- Wrong Ball. When the player lifted his ball it was out of play. And when he made a stroke at a ball that was out of play he played a wrong ball even though it was his original ball. To correct this error he must retrieve his ball and properly put it back into play. However, he would still incur the two stroke penalty in stroke play or loss of hole in match play. See Definitions for Equipment and Wrong Ball and Decision 15/4.
- Wrong Place. The difference from question #1 is that this player put the ball back into play but in a wrong place. The player incurs a loss of hole penalty in match play and a two stroke penalty in stroke play and must complete the hole with the ball played from a wrong place. See Decision 20-7c/1.
- Wrong Ball. This player has made a stroke at his original ball that is not in play. According to the definition of wrong ball, when a player’s ball is no longer in play it is a wrong ball. This player incurs the general penalty of loss of hole in match play or two strokes in stroke play and must correct his error by playing again from the tee.
- Wrong Place. Since this player’s ball has come to rest out of bounds, he was required to put a ball into play as near as possible to where he last played. This player has put another ball into play but not where Rule 27 requires. Thus, he has played from a wrong place. The difference from this answer and answer #3 is the fact that a ball was put into play.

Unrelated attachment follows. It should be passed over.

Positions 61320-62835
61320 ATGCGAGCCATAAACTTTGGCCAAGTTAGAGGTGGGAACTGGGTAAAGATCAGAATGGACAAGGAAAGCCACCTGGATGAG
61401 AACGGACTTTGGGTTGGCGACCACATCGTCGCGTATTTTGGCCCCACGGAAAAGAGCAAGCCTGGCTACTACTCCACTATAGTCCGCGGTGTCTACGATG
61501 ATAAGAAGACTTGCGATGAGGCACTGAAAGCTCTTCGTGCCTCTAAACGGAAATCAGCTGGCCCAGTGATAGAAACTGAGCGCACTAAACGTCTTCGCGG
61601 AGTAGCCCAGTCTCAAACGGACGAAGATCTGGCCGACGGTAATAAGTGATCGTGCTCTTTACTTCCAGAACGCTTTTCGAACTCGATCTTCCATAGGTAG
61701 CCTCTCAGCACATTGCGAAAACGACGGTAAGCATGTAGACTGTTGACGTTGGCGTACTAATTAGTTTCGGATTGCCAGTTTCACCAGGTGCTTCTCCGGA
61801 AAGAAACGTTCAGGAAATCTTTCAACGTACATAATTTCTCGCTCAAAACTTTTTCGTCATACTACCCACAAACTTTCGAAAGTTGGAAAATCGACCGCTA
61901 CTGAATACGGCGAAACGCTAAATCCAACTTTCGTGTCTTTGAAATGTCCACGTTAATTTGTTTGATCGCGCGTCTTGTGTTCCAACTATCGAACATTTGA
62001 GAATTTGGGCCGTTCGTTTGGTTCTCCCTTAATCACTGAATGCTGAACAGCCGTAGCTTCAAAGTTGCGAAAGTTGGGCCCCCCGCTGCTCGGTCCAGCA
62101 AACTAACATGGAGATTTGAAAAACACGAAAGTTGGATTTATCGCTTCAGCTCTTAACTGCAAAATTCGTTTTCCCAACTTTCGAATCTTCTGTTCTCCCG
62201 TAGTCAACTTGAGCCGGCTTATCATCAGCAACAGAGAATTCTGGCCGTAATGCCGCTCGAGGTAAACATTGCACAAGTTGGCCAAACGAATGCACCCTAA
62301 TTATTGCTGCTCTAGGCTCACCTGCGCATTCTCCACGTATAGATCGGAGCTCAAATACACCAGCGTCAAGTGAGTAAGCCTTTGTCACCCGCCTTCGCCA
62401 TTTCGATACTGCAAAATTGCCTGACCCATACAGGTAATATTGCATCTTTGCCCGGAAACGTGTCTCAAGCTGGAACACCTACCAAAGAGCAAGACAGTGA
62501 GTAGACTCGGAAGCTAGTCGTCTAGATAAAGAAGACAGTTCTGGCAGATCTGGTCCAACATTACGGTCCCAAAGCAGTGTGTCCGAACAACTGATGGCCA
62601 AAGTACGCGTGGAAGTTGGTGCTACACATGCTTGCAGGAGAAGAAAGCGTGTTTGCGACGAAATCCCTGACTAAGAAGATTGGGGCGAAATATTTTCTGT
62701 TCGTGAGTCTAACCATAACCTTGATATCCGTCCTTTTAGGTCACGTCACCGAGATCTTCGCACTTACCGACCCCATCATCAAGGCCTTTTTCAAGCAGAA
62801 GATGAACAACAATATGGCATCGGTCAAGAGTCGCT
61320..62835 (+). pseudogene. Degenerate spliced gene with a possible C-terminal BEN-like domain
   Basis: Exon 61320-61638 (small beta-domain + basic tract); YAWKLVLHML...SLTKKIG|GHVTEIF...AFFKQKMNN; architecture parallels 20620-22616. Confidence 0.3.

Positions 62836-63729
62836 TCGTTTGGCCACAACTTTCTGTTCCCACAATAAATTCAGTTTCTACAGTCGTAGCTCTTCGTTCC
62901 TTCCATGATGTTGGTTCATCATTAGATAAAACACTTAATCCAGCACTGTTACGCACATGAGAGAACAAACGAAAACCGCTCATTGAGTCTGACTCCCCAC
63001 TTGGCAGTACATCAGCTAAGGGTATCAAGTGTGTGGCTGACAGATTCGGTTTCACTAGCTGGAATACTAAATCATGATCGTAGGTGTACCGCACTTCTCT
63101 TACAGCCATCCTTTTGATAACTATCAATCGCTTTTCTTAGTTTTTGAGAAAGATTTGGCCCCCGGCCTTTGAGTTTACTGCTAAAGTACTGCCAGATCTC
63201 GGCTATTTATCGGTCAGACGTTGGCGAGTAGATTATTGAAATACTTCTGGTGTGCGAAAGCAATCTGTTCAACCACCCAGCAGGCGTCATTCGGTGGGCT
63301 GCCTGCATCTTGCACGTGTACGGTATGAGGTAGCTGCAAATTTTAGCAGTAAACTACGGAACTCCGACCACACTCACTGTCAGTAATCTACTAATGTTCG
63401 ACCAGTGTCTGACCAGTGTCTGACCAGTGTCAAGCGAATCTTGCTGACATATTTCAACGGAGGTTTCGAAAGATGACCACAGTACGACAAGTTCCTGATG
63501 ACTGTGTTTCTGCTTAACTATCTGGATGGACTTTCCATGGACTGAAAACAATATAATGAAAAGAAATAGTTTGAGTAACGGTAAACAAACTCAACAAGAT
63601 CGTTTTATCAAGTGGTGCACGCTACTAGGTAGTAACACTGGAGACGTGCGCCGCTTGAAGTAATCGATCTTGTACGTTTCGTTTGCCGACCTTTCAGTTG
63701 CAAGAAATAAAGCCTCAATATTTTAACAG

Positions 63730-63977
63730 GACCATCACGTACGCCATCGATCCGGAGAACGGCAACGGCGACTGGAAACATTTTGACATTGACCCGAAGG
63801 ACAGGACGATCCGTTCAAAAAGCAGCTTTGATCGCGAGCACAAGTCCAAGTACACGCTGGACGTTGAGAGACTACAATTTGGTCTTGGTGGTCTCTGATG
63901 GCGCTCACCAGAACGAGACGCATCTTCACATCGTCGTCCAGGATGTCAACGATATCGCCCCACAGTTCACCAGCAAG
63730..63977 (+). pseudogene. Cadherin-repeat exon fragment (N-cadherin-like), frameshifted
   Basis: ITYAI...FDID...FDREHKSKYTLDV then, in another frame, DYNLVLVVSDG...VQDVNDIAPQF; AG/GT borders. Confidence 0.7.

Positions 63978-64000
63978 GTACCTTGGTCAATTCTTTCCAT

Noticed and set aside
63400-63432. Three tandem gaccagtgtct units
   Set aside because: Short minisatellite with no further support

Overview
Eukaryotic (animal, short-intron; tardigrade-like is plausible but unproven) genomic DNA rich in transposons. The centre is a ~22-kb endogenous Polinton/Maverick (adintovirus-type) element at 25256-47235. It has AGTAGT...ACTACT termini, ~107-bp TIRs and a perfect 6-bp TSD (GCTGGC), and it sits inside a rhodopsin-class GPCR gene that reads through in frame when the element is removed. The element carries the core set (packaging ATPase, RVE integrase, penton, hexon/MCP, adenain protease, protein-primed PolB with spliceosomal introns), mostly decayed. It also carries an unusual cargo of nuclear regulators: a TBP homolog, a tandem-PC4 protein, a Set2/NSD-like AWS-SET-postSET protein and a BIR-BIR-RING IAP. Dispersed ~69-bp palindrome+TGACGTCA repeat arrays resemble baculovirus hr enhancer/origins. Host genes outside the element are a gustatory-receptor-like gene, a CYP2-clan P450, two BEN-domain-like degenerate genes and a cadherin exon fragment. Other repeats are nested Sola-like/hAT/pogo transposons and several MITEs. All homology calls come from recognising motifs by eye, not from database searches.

- Wrong Ball. Rule 27-2 requires the provisional ball to be abandoned if the original ball is found in bounds. The original ball remains her ball in play and by playing another stroke at the provisional ball she has played a wrong ball.
- Wrong Place. In this situation it appears that the player has both played a wrong ball and from a wrong place. Rule 24 (Obstructions) requires the player to drop the original ball if it is easily retrievable and to drop within one club-length. However, by dropping a different ball this player has substituted a ball when he was not allowed to but the substituted ball becomes his ball in play and not a wrong ball. Therefore, when he played a stroke at the dropped ball he played from a wrong place. He has breached Rule 24 for substituting a ball when not allowed and for playing from a wrong place. The penalty is loss of hole in match play or a two stroke penalty in stroke play, even though two rules have been breached.
- Wrong Ball. When a player’s ball is not found and identified within 5 minutes his ball is lost and he must proceed under the stroke and distance procedure of Rule 27-1. When the player made a stroke at his ball, which was out of play, he made a stroke at a wrong ball.
- Wrong Place. When the player dropped the abandoned ball he was substituting a ball for his original and the dropped ball became the ball in play. As the location of the original ball was not known at the time of the substitution he was required to proceed under the stroke and distance option of Rule 27 for a lost ball. When he made a stroke at the dropped ball, which was not dropped at the location of his previous stroke, he played from a wrong place.
- Wrong Ball. The playing of two balls under Rule 3-3 when a player is in doubt as to how to proceed is only allowed in stroke play. In match play, when the player played a stroke at the second ball he made a stroke at a wrong ball and incurs a loss of hole penalty.
- Wrong Place. Although her ball has come to rest in a location that she is not allowed to play from it is still her ball in play. Thus, by failing to take proper relief from the area she has played from a wrong place.
By Senior OGA Rules Officials Pete Scholz and Terry McEvilly